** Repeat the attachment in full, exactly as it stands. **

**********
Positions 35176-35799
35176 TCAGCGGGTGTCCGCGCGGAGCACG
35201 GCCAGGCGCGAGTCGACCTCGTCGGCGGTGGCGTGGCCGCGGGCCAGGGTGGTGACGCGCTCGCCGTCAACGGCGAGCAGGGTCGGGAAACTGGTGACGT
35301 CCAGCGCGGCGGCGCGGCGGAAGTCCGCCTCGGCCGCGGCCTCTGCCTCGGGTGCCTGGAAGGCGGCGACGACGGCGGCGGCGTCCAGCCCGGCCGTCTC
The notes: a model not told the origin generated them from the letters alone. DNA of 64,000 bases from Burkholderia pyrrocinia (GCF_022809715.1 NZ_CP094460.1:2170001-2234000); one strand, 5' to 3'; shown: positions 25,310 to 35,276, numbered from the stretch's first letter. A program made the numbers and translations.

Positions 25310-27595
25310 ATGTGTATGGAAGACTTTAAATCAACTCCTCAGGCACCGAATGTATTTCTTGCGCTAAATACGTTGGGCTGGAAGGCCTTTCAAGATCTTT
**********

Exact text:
Positions 35176-35799
35176 TCAGCGGGTGTCCGCGCGGAGCACG
35201 GCCAGGCGCGAGTCGACCTCGTCGGCGGTGGCGTGGCCGCGGGCCAGGGTGGTGACGCGCTCGCCGTCAACGGCGAGCAGGGTCGGGAAACTGGTGACGT
35301 CCAGCGCGGCGGCGCGGCGGAAGTCCGCCTCGGCCGCGGCCTCTGCCTCGGGTGCCTGGAAGGCGGCGACGACGGCGGCGGCGTCCAGCCCGGCCGTCTC
The notes: a model not told the origin generated them from the letters alone. DNA of 64,000 bases from Burkholderia pyrrocinia (GCF_022809715.1 NZ_CP094460.1:2170001-2234000); one strand, 5' to 3'; shown: positions 25,310 to 35,276, numbered from the stretch's first letter. A program made the numbers and translations.

Positions 25310-27595
25310 ATGTGTATGGAAGACTTTAAATCAACTCCTCAGGCACCGAATGTATTTCTTGCGCTAAATACGTTGGGCTGGAAGGCCTTTCAAGATCTTT